105. A liturgical function is also exercised by:
a) The sacristan, who diligently arranges the liturgical books, the vestments, and other things that are necessary for the celebration of Mass.
The commentator is still on board. But as the years go on, I find there’s less and less of a need for this role:
b) The commentator, who, if appropriate, provides the faithful briefly with explanations and exhortations so as to direct their attention to the
celebration and ensure that they are better disposed for understanding it. The commentator’s remarks should be thoroughly prepared and notable for their restraint. In performing this function the commentator stands in a suitable place within sight of the faithful, but not at the ambo.
Ushers, greeters, ministers of hospitality, or whatever term is used:
c) Those who take up the collections in the church.
d) Those who, in some regions, welcome the faithful at the church doors, seat them appropriately, and marshal them in processions.
The parish liturgist, too:
106. It is desirable, at least in cathedrals and in larger churches, to have some competent minister or master of ceremonies, to see to the appropriate arrangement of sacred actions and to their being carried out by the sacred ministers and lay faithful with decorum, order, and devotion.
107. Liturgical functions that are not proper to the Priest or the Deacon and are mentioned above (nos. 100-106) may even be entrusted by means of a liturgical blessing or a temporary deputation to suitable lay persons chosen by the pastor or the rector of the church.[Cf. Pontifical Commission for the Interpretation of Legal Texts, response to dubium regarding can. 230 §2: Acta Apostolicae Sedis 86 (1994), p. 541] As to the function of serving the Priest at the altar, the norms established by the Bishop for his diocese should be observed.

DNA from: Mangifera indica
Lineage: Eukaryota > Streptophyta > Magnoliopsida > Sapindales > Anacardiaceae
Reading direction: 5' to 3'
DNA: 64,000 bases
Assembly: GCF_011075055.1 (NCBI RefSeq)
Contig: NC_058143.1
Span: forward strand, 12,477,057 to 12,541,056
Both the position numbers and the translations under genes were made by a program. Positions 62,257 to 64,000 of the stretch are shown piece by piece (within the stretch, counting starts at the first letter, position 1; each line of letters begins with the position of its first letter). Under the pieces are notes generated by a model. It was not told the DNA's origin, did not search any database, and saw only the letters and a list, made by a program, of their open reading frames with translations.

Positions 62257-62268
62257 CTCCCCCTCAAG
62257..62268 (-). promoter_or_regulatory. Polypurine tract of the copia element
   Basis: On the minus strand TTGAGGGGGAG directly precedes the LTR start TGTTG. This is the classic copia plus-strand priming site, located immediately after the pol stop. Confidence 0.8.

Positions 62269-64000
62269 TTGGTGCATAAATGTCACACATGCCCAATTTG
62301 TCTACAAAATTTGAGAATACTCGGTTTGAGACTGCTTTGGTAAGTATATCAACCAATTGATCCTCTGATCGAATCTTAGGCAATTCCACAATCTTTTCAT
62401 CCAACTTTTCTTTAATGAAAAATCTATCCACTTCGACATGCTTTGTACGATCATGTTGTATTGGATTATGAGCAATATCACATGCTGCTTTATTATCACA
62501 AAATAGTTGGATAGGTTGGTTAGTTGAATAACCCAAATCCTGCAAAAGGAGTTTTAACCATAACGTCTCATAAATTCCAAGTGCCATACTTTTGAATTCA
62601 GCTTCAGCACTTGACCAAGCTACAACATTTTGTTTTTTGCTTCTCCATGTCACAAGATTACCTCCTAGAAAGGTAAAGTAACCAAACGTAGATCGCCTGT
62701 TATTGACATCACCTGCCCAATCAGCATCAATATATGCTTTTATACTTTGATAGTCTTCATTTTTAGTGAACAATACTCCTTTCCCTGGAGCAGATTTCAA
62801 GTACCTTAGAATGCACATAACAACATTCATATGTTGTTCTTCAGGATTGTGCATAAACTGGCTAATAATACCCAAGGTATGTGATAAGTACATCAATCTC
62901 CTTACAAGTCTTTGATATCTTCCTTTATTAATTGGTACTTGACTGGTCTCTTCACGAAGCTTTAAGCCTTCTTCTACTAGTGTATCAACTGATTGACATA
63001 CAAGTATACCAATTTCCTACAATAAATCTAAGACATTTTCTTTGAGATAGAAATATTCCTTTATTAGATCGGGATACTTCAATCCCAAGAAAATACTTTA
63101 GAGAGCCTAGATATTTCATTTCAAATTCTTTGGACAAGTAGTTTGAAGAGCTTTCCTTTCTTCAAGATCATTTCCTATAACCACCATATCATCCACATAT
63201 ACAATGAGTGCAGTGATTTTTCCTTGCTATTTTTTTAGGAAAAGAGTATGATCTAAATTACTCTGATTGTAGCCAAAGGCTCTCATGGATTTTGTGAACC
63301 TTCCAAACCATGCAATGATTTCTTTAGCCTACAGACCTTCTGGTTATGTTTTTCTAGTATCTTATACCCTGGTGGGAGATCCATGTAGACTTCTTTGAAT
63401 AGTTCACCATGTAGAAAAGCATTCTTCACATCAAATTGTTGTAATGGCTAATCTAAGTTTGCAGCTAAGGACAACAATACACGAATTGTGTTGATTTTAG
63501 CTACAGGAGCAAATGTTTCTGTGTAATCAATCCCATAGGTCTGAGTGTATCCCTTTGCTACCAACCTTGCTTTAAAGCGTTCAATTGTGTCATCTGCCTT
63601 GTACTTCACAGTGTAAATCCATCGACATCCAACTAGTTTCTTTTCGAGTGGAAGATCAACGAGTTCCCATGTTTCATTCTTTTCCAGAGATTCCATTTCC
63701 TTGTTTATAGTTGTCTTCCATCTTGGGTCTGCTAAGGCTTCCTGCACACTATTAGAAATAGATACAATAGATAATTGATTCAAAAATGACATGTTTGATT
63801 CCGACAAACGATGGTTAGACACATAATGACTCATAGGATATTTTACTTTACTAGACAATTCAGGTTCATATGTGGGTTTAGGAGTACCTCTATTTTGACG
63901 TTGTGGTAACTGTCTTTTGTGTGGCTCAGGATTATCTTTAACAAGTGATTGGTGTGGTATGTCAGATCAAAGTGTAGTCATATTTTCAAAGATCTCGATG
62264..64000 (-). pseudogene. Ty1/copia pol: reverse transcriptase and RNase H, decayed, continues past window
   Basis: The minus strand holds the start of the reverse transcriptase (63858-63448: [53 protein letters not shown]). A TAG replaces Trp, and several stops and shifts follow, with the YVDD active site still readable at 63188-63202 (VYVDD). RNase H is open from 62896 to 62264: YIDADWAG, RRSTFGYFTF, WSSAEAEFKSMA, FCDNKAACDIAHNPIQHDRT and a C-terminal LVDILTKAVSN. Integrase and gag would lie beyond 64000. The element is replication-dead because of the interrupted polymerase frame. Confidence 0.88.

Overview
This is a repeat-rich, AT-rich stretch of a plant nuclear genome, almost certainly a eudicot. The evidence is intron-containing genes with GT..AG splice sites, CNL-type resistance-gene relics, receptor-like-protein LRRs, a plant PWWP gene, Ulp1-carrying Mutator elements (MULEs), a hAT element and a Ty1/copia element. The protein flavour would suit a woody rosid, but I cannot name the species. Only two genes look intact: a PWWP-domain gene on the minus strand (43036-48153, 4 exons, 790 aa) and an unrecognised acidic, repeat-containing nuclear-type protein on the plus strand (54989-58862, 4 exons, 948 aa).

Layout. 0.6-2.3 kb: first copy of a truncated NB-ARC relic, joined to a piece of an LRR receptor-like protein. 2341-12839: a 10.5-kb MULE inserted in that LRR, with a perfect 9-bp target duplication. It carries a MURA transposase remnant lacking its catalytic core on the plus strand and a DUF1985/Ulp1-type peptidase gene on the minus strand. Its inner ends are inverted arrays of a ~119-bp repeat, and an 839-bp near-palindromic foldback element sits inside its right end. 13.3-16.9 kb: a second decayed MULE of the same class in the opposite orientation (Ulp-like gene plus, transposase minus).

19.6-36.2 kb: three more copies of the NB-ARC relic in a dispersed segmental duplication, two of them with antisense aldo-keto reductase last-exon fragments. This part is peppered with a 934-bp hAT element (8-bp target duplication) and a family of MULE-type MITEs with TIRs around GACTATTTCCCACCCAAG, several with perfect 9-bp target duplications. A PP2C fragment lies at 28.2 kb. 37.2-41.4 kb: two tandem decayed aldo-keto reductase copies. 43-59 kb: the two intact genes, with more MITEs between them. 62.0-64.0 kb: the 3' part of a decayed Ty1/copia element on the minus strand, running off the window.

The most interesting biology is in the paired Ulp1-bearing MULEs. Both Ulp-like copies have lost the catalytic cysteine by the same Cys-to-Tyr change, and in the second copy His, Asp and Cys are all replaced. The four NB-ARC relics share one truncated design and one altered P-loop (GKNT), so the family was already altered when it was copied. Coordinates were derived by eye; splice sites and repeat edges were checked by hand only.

It’s actually hard to envision the clergy shouldering most of the roles of GIRM 100-106, at least on a regular basis. In most parishes, one priest has other duties, and even in small parishes, the fine details of the liturgy are usually well-covered by the laity.
I will mention at this point that it’s optimal for a person to be discerned and well-prepared for any regular or permanent liturgical ministry. That person may well be prepared for more than one role, but I think the “professional” volunteer is not the ideal way to conduct good liturgy–as a rule. If the roles of GIRM 100-106 are to be taken seriously, they need to involve people who make a point of preparing and planning for the Mass in a singular and focused way. This reinforces the Pauline principle of spiritual gifts, and also underscores the hierarchical nature of liturgy. A priest does priest things. A musician does musical things. A lector proclaims. A Communion minister serves. A sacristan organizes. A greeter greets. An usher ushes. A Catholic serves in the role for which she or he was discerned, recruited, and prepared.